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How Subtracting Features Helped Us Create a Truly Accessible Design Course

Andrew Wilshere
Founder & Lead Coach
28th June 2021

Image credit: Viktor Forgacs

 

When I decided to start my own company twelve months ago, I knew what I wanted to achieve.

A completely free design course that expanded access to high-quality foundational education.

A web-based platform that categorically rejected annoying popups, spammy email marketing, and data harvesting.

A coaching service that was truly flexible and affordable.

But, as any business leader will tell you, ideas are ten-a-penny. The real challenge is how you’re going to turn your idea into reality.

 

Embracing constraints

Image credit: Miti

It’s perhaps human nature to interpret constraints negatively. After all, who wants to feel constrained, particularly in their creative work?

Yet necessity, as they say, is the mother of invention.

The most fundamental constraint I faced at the start of the project was a lack of budget. And having read Paul Jarvis’s book “Company of One” a couple of years ago, I knew I didn’t want to take any business investment.

While getting funding removes certain constraints, it can also create problems — not least that the direction of the project is no longer determined solely by the needs of your customers, but also by investors’ need to see “return”.

So I decided to embrace extreme bootstrapping. This led automatically to the following project constraints:

  • In general, the development and running of the platform must incur minimal overheads
  • It must be possible for me to complete all of the work myself, using my existing set of skills, and skills I can realistically gain
  • The site must require no back-end development (since I only had front-end development skills)
  • It must use vanilla HTML and CSS (because I didn’t know any frameworks)
  • It must use mostly public-domain photos and simple, rapidly producible in-house illustrations

My vision for the project also led to the following requirements for the site:

  • It must be free to access, with no need to create an account or provide an email address
  • It must prioritise accessibility and web standards compliance
  • Marketing must be organic and ethical, with no popups, email capture, email marketing, or social media advertising

Subtractive design

Image credit: Etienne Girardet

“Perfection is achieved, not when there is nothing more to add, but when there is nothing left to take away.” — Antoine de St-Exupère

“Less is more.” — Ludwig Mies van der Rohe

“The ability to simplify means to eliminate the unnecessary so that the necessary may speak.” — Hans Hofmann

“Less but better.” — Dieter Rams

“Making the simple complicated is commonplace; making the complicated simple, awesomely simple, that’s creativity.” — Charles Mingus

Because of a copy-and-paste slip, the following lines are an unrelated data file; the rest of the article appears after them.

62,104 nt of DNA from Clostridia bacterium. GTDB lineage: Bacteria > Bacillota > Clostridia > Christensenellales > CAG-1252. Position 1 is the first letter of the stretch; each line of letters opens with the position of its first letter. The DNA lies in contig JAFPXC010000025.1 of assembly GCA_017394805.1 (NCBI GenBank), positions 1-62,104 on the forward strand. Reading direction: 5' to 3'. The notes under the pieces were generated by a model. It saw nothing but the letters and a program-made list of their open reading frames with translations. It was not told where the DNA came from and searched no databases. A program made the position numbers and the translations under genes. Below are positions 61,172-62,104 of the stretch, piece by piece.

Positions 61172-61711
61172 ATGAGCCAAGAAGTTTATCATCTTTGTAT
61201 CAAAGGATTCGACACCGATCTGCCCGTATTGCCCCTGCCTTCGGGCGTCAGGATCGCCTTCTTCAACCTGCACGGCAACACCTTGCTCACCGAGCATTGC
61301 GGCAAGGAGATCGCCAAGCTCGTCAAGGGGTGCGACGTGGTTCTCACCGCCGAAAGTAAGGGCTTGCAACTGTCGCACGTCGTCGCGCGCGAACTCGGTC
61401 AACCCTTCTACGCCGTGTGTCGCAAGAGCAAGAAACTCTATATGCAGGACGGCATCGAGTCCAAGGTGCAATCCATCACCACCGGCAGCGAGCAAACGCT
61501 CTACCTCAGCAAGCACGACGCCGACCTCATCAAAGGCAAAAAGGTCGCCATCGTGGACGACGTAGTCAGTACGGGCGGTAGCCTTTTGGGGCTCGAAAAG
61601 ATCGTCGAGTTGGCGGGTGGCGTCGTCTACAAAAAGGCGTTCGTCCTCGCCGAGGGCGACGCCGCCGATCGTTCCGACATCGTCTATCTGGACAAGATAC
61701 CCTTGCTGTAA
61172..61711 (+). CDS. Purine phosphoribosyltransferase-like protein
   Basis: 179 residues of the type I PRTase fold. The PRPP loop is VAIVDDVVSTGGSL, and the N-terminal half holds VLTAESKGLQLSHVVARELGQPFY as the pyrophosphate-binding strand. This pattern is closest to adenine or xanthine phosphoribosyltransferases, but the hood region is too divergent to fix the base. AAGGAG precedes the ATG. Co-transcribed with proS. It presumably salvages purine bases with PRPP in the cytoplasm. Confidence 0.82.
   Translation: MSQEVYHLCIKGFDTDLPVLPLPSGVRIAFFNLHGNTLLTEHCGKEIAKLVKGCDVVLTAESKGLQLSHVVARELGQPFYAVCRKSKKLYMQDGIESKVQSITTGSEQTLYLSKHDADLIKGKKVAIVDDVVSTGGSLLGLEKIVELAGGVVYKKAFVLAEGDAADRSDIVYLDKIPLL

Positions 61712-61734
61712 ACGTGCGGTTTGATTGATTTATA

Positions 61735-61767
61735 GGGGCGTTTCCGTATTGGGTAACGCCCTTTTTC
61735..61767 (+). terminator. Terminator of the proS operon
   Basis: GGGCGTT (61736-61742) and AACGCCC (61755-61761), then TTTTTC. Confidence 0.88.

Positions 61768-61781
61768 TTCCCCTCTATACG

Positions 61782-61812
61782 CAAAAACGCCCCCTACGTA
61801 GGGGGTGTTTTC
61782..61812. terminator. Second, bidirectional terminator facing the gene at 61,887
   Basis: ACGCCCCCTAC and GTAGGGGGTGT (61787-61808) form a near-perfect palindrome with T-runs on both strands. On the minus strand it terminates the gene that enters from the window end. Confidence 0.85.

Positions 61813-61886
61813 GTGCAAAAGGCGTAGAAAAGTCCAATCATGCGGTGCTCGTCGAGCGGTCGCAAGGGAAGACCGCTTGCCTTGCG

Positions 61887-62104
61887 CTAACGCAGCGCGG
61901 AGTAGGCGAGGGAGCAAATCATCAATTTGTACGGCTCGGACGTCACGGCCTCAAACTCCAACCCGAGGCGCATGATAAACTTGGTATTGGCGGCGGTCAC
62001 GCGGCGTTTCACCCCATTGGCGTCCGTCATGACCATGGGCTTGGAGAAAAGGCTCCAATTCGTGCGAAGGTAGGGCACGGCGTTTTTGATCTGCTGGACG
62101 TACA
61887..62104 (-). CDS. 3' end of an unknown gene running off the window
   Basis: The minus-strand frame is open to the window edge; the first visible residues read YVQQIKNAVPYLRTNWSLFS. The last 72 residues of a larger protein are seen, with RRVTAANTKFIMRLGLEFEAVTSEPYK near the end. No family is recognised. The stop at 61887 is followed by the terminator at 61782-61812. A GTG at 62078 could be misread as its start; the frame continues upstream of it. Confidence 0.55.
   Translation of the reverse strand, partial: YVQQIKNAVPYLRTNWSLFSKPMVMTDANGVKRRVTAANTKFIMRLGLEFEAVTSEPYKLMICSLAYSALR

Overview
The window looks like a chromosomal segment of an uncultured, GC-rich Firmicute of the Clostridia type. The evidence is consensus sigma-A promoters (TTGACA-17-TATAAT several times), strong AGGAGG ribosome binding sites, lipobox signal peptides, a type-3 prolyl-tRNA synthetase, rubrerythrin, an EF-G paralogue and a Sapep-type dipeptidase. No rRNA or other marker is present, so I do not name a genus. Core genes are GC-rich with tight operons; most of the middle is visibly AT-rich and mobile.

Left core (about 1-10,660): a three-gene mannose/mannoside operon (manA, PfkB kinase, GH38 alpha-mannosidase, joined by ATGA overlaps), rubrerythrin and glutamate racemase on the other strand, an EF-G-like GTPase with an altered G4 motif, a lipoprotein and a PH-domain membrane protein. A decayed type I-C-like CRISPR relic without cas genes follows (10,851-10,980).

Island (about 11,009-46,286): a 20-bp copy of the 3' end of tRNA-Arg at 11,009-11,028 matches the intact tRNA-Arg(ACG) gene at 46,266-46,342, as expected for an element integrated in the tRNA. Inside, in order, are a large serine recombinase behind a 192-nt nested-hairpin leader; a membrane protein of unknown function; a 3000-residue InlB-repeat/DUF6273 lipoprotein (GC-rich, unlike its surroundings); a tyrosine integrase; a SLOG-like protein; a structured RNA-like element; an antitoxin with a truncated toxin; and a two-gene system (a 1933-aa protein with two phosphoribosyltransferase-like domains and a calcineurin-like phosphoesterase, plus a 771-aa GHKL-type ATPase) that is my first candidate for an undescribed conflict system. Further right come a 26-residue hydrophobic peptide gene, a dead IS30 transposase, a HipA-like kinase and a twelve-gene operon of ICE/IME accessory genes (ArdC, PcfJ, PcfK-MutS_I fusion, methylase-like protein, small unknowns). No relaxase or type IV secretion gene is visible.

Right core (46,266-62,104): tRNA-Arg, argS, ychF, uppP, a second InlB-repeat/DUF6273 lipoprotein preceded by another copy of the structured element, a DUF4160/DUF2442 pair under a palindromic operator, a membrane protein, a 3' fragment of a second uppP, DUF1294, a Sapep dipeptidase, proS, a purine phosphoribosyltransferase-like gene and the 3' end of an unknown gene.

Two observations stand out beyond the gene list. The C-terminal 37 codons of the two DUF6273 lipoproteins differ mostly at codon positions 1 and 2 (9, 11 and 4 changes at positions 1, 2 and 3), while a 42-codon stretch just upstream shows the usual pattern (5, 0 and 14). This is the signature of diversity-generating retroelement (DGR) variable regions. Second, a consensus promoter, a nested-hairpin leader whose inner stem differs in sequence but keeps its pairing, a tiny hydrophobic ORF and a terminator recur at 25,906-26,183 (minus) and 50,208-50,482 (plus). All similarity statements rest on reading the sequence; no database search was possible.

Designs can be improved by removing things rather than adding things. As these famous quotes suggest, this isn’t a new insight.

However, as was shown by a set of studies recently published in the journal “Nature”, we tend to initially overlook “subtractive” changes when thinking about how to improve a product or service.

One advantage of embracing creative constraints is that subtractive changes are often the only option available. When designing Baseline, there was no choice but to make the following subtractive product decisions:

  • No content management system
  • No user accounts or logins
  • No in-platform progress tracking
  • No video content
  • No ability to upload work directly to the site

Less, but accessible

Designing in a “subtractive” way over the past year hasn’t obstructed progress on the project.

On the contrary, subtractive thinking made it possible to articulate the essence of what I wanted to build, and then helped me to turn that vision into a reality and get it launched.

To see some of the results of working within these constraints, simply explore the site — here’s a link to the course overview!

Takeaways?

Takeaway 1

Without embracing technical constraints and subtractive design principles, Baseline might have become another feature-heavy, high-overhead edtech platform — inadvertently creating new barriers to learning for those who can’t afford the fees.

Takeaway 2

As well as considering how any design can be added to or modified, it’s essential for us as designers to think about what could be removed. Subtracting visual elements or product features can bring unexpected benefits, both to businesses and to users.

 
 
 

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